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New Bulbs Provide More Light, Save Energy

Subjects

  • Science

  • --Physical Science
    ----Earth Science
    ----Physics

Grades

Grades 2-up

News Content

A new light bulb provides more light and saves energy.

Anticipation Guide

Before reading, ask students to agree or disagree with each of the statements below.

  • The incandescent light bulb was invented in the 1920s.
  • Light bulbs are an efficient use of electricity.
  • Light bulbs account for about 25 percent of all electricity used in the United States.
  • The common incandescent light bulb uses about 50 percent of its energy to create light.

    News Words

    Introduce these words before students read the article:

  • incandescent -- glowing with intense light and/or heat
  • LED -- an acronym for light-emitting diode, which is a material that emits light when an electrical current flows through it. LEDs don't give off much heat, so they could be embedded in plastic instead of in glass (as is the case with the incandescent light bulb).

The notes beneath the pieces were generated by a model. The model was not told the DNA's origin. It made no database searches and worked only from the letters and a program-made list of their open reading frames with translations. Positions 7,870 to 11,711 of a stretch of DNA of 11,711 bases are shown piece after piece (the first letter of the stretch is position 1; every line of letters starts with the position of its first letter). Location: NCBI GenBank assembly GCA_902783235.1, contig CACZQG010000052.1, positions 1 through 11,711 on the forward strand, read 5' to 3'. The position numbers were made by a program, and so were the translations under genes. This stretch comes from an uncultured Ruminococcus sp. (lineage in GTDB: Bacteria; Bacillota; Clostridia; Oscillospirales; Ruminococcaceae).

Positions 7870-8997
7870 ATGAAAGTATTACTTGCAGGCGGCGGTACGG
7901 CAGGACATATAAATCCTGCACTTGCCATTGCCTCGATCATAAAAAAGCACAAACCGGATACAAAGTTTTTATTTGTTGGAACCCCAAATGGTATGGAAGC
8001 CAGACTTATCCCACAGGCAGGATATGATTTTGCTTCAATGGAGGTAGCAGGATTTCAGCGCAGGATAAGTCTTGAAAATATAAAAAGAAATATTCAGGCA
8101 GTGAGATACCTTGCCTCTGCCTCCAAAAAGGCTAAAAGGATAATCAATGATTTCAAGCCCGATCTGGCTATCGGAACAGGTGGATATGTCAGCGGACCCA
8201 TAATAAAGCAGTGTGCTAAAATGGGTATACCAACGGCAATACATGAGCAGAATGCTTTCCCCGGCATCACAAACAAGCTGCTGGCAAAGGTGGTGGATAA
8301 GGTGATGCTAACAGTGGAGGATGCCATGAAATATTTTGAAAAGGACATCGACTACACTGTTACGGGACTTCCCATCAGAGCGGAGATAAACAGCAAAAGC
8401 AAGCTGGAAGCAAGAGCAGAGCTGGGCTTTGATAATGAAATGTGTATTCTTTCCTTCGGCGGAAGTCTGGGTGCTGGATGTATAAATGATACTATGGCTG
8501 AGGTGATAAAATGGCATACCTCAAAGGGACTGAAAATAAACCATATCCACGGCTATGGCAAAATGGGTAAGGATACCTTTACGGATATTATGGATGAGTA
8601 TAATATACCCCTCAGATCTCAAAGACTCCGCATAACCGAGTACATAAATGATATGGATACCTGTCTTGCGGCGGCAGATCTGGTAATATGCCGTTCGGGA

Read the News

    Click for a printable version of this week's news story New Bulbs Provide More Light, Save Energy.


    Reading the News

    You might use a variety of approaches to reading the news:

  • Read aloud the news story to students as they follow along.
  • Students might first read the news story to themselves; then call on individual students to read the news aloud for the class.
  • Arrange students into small groups. Each student in the group will read a paragraph of the story. As that student reads, others might underline important information or write a note in the margin of the story. After each student finishes reading, others in the group might say something -- a comment, a question, a clarification -- about the text.

  • More Facts to Share

    You might share these additional facts with students after they have read this week's news story.

  • LEDs are used in digital clocks, cell phones, car dashboards, traffic lights, and other places.